Let the words ‘lock-out’ and ‘Collective Bargaining Agreement negotiations’ never be uttered again.
News of a pending work stoppage for the National Hockey League in September was catastrophic, coming eight years after the previous period of such circumstances. Days quickly escalated into months, but we can be thankful that it did not require a full season to solve the dispute between the owners and the Players’ Association.
With the madness behind us and the National Hockey League’s return just days away, fans can relax and finally enjoy the action, soon. On Saturday, 26 clubs are slated to start their campaign, starting at 3:00 P.M. An observer will have the option of seeing the Philadelphia Flyers renew their rivalry with Pittsburgh, a promising all Canadian match-up between the Ottawa Senators and Winnipeg Jets or the Los Angeles Kings raising their Stanley Cup banner prior to hosting the Chicago Blackhawks—the choice is yours.
While some will be bemoaning a 48-game season, there are a few benefits to a campaign of this length for the rabid fan base and the players themselves.
Early struggles and losing streaks will be back-breakers, as a single bad run has the potential to bury a club and their playoff hopes. Recovery time will be at an absolute minimum from these setbacks and everyone will look to be at their sharpest when the puck drops on days one and two. Those highly passionate contests we’re accustomed to seeing late in the year when teams are fighting for a postseason berth and in the postseason itself should be present straightaway because there is such a small margin for mishaps. It’s odd to think of it, but the playoffs aren’t too far away and the season is not underway even. Also, every player, from the ones who kept competing overseas or elsewhere to the individuals who sat idly by, will be aching to return to the ice for their respective organizations. Don’t presume that any match will be a boring affair low on tenacity.
Marian Gaborik’s groin and Martin Havlat’s, well, body, should be pleased with the thought of a season nearly cut in half, although the latter is usually finding new and improved methods for a trip to the treatment table. He has come a long way since being demolished by Niklas Kronwall in 2009. For those whose bodies cannot handle a vigorous schedule, it will be helpful to suit up less and the playoffs will be improved through the same means because the likelihood of someone missing a series due to injurious matters is decreased. Truthfully, the heightened intensity of the matches will in all probability factor into the equation, as the checking will be more ferocious and the passions running high.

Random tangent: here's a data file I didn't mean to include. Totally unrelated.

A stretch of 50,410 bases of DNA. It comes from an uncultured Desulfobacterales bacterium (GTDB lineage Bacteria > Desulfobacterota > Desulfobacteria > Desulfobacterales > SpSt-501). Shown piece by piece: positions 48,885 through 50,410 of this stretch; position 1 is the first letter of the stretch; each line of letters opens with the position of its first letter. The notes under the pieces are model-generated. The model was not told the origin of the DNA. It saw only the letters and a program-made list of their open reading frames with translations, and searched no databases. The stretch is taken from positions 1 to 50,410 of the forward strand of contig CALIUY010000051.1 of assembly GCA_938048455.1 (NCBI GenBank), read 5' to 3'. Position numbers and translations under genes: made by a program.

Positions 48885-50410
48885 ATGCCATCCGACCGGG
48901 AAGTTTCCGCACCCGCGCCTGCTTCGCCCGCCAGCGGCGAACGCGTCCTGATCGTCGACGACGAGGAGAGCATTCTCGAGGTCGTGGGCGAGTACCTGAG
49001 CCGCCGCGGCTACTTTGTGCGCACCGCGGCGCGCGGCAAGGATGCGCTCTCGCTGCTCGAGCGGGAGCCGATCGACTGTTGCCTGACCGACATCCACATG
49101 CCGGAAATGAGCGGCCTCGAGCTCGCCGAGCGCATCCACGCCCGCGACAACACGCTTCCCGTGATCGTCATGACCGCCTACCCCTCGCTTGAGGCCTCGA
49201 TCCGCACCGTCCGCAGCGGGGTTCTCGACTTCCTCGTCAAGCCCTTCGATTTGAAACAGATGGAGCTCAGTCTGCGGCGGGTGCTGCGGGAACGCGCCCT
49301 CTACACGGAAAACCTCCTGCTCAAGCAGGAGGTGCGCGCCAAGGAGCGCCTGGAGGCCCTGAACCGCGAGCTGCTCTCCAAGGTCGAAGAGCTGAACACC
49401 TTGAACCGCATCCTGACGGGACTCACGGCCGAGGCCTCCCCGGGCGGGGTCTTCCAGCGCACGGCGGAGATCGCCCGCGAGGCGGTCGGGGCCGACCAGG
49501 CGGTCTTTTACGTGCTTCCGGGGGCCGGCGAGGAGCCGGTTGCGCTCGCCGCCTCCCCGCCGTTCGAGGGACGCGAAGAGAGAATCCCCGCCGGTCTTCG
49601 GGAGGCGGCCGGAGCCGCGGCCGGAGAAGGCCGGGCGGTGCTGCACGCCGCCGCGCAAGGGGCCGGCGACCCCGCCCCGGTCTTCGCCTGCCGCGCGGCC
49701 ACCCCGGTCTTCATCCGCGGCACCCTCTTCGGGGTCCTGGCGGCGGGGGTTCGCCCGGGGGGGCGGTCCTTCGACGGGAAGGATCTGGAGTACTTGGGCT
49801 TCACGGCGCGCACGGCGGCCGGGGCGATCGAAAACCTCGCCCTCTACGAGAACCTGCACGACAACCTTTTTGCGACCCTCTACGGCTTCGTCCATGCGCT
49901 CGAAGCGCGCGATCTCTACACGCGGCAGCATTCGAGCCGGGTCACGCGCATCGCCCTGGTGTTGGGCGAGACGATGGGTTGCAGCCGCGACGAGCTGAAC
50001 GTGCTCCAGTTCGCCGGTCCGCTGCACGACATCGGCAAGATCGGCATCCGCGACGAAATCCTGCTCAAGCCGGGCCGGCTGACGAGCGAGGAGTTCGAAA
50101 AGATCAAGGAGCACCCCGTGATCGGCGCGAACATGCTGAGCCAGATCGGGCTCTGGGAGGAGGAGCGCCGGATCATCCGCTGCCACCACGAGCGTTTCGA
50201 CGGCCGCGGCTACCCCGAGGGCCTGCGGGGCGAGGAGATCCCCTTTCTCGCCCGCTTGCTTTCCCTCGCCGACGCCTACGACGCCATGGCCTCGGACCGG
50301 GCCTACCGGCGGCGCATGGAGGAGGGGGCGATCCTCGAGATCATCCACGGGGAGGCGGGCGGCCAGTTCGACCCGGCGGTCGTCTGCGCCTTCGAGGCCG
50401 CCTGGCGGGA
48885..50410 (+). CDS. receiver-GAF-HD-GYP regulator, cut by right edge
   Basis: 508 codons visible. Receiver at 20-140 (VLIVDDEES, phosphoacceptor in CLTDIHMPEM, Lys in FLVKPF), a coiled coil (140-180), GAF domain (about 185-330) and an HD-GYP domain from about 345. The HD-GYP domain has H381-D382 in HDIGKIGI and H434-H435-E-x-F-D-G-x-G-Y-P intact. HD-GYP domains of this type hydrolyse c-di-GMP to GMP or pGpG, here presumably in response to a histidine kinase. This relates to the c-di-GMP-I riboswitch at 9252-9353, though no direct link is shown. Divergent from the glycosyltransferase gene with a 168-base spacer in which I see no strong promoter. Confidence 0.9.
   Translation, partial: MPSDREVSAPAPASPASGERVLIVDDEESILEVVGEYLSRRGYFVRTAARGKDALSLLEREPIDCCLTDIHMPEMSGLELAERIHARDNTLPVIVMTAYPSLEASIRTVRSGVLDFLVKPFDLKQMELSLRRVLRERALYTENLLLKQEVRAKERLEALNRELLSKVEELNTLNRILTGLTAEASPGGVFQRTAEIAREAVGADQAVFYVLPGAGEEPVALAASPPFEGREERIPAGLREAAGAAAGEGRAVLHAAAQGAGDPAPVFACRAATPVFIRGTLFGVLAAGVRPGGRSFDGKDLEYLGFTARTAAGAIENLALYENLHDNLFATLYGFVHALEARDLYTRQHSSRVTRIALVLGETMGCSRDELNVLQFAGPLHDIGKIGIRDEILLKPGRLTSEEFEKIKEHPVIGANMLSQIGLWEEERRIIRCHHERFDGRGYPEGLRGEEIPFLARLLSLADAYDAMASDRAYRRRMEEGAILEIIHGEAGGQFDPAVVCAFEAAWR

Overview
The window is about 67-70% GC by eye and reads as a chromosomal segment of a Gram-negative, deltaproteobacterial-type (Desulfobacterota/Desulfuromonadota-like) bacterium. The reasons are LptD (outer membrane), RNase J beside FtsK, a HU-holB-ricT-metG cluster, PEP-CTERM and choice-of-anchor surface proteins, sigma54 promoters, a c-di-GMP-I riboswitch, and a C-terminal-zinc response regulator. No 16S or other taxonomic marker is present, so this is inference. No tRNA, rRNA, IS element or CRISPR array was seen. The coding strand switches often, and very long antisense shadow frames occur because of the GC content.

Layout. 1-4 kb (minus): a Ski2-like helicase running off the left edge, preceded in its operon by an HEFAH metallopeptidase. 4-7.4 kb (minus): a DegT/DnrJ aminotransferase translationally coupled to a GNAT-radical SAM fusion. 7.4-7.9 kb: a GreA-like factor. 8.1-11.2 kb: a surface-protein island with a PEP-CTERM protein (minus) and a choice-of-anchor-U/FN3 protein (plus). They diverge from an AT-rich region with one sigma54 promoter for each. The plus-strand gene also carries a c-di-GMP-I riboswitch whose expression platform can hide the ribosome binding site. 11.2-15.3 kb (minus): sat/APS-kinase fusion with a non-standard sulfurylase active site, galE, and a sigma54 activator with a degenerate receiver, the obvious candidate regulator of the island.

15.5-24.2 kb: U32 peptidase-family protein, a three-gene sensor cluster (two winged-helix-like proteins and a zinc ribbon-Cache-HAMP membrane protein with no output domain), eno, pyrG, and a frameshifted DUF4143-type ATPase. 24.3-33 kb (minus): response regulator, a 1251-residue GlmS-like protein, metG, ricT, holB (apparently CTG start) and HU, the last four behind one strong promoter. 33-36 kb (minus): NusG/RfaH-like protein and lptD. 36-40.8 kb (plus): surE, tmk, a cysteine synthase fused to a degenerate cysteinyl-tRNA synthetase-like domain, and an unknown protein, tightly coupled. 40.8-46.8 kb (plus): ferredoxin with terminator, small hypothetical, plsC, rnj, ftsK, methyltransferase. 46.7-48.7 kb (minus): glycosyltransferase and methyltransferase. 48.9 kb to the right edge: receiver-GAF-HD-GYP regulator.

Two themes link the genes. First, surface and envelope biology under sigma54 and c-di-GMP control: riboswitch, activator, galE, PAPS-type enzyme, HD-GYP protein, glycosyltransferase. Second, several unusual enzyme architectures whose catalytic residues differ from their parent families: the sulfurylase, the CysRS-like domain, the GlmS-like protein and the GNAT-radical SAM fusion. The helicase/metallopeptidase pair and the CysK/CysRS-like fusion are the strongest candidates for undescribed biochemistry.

Toronto’s Playoff Drought May Conclude
Speaking strictly from the viewpoint of this organization, the players and management should be looking forward to what is ahead. As the sole club to have failed to garner a single playoff berth between 2006 and 2012, the Toronto Maple Leafs are desperate, not that their attendance would show it. Having begun strongly last year and stayed in the thick of things until an epic collapse stalled them in February, there will not be a fifth month to do so in 2013. If they scrape together a few early victories and hang on for four months again, postseason hockey can return to Toronto. If not, they are one year closer to a ten-year anniversary for their previous playoff showing and Jeremy Roenick’s dancing celebration which shut it down.
Defeat at the hands of a squad from a separate conference carried a minor note to take comfort in, which was that the points could not be used against you in a playoff race. Dropping any game will be extra problematic now because neither conference will venture outside of its parameters and the window of opportunity is tiny. As usual, postseason placements will come down to the wire and in lieu of these inner conference battles that shall be presented on a daily basis, every match will hold extra weight. Standings in both conferences are going to fluctuate more than Alexander Semin’s performances.
Expect the unexpected in 2013 for player production and team positioning, since all of the new invariables create unpredictability. Out of the current list of NHL players, most of them cannot say they’ve been involved in a half season, so how will it effect them? Will trophies be shockingly awarded to someone who caught fire quickly? What about playoff seeds? In 1995, also a year which saw a 48-game schedule, Alexei Zhamnov was the third-best producer and outpaced Wayne Gretzky. Certain prognostications are likely to unfold as they should, but the amount of twists in the tale will definitely underline the year.